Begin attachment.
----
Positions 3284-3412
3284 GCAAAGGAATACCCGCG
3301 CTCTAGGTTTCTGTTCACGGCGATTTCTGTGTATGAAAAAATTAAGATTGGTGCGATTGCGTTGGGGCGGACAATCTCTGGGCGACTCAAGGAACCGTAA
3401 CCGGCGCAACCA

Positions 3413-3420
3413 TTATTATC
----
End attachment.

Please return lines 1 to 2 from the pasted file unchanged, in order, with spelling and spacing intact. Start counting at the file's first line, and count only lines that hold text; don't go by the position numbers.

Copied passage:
Positions 3284-3412
3284 GCAAAGGAATACCCGCG